Significantly, Arthur also demonstrates that for Leibniz, information cannot ever be understood as disembodied, free-floating but—in an anti-idealist gesture—demands a physical basis. Information transfer requires energy; information must be materially embodied.

Vehicles and embodiment of information are equally at stake in my own chapter, “Information visualisation in the Philosophical Transactions”, which focuses on approaches to providing information in visualised (not primarily text- or number-based) form, in one of the first scientific journals in Europe, the Royal Society of London’s Philosophical Transactions, between 1665 and 1886.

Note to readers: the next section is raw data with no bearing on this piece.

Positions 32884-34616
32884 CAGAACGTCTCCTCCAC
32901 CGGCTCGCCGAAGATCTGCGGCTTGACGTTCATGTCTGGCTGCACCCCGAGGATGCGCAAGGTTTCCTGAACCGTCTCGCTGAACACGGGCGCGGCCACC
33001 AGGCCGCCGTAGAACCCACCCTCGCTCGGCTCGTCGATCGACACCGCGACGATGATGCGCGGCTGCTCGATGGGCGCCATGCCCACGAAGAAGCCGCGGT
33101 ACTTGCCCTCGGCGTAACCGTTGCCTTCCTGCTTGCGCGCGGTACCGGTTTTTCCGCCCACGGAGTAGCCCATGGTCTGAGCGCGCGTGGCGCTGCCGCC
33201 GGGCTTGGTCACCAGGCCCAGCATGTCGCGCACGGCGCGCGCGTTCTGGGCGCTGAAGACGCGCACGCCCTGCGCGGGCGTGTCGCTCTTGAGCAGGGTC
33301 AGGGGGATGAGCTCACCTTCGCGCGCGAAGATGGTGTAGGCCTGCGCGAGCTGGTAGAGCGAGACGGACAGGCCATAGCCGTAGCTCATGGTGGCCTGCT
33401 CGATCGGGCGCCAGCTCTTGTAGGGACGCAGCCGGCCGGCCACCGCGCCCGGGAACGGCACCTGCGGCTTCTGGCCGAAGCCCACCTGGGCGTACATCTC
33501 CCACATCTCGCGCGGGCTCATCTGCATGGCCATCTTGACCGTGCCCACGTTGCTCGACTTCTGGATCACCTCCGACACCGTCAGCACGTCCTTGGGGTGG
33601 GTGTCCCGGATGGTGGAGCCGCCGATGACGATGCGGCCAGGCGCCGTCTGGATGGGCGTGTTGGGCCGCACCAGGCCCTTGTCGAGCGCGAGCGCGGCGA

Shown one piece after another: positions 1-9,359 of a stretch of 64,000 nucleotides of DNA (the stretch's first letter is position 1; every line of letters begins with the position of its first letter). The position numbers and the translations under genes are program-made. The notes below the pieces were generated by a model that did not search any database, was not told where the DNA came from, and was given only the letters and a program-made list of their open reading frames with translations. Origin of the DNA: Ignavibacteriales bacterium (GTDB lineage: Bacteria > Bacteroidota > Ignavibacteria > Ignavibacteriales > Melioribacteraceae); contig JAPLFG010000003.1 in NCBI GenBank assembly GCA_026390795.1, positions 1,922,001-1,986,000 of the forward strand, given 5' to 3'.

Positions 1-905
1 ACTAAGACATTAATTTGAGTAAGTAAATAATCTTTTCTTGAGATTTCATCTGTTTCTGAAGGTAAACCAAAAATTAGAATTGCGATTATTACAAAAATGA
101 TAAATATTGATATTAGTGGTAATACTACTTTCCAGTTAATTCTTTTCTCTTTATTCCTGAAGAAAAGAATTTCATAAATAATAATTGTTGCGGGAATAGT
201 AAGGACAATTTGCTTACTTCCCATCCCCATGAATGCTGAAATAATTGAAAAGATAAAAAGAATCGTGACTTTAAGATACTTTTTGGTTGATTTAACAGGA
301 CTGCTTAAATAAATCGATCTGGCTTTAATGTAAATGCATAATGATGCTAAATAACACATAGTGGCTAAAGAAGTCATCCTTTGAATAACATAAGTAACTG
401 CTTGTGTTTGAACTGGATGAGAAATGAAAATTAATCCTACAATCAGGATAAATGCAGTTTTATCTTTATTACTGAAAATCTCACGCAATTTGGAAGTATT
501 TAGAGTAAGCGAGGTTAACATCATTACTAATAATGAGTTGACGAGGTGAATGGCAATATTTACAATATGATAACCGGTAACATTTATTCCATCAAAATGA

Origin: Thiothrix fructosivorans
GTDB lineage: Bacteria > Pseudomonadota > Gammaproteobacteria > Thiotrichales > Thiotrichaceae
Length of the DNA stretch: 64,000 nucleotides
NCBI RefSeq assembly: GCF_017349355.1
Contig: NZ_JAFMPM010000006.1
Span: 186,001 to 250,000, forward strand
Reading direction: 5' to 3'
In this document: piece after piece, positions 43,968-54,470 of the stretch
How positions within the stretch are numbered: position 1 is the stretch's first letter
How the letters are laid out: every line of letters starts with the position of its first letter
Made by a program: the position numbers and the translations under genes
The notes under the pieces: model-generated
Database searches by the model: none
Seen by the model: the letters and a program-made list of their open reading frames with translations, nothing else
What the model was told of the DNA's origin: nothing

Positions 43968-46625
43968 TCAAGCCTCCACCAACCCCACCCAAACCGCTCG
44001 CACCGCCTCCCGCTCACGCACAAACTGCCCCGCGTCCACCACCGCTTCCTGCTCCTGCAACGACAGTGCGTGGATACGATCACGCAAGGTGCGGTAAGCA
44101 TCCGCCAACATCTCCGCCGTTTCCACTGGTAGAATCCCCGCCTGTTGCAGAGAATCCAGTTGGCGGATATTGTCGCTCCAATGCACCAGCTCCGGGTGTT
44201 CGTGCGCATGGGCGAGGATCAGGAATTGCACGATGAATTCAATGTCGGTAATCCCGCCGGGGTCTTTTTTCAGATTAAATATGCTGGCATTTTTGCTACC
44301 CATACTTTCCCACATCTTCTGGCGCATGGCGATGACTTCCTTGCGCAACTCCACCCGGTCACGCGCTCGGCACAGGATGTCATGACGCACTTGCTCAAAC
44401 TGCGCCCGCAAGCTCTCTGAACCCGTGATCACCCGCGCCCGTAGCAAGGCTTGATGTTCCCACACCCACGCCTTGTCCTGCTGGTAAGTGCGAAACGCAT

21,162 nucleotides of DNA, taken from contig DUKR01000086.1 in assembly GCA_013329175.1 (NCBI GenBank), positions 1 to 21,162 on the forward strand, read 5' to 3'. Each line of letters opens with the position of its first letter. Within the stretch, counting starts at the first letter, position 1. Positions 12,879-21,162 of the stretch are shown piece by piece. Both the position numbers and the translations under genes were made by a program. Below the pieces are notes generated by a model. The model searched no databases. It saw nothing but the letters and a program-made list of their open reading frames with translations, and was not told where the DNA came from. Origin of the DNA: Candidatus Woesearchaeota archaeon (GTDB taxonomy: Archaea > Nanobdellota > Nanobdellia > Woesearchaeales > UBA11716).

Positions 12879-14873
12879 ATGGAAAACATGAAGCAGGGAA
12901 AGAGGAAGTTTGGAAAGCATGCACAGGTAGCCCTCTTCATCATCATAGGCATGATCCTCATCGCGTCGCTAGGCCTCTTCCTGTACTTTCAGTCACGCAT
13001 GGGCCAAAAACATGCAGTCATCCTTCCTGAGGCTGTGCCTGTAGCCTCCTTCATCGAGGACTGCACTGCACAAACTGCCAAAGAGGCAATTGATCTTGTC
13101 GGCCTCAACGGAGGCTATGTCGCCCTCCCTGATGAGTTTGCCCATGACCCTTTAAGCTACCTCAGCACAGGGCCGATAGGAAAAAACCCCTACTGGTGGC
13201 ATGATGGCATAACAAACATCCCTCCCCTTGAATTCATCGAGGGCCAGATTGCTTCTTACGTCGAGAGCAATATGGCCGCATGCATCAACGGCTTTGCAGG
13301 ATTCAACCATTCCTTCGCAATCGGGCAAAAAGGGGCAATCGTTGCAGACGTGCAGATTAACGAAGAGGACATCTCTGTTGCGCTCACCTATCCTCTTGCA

Distinguishing how visualisations in the broad categories of diagrams, maps and graphs function epistemically, I show that in this platform, visualisation functions not to offer a distinct kind of information that could not have been communicated in other form. Rather, visualised information functions to optimise user performance: cumbersome and costly to produce, but it assists readers in efficient information uptake.

Attention to the (social) uptake of information is one way to attempt to regulate or control information flows within societies. Other methods, including censorship or the vetting of information quality before documents get out into the wild, are equally gaining clearer shape in this period. For example, in 1538 Henry VIII requires that any printing of books in England gain pre-publication approval, while from the mid-sixteenth century onward the Tribunal of the Holy Office of the Inquisition—an arm of the Catholic Church—publishes successive indices of banned books to halt the spread of information it deemed ‘heretical’.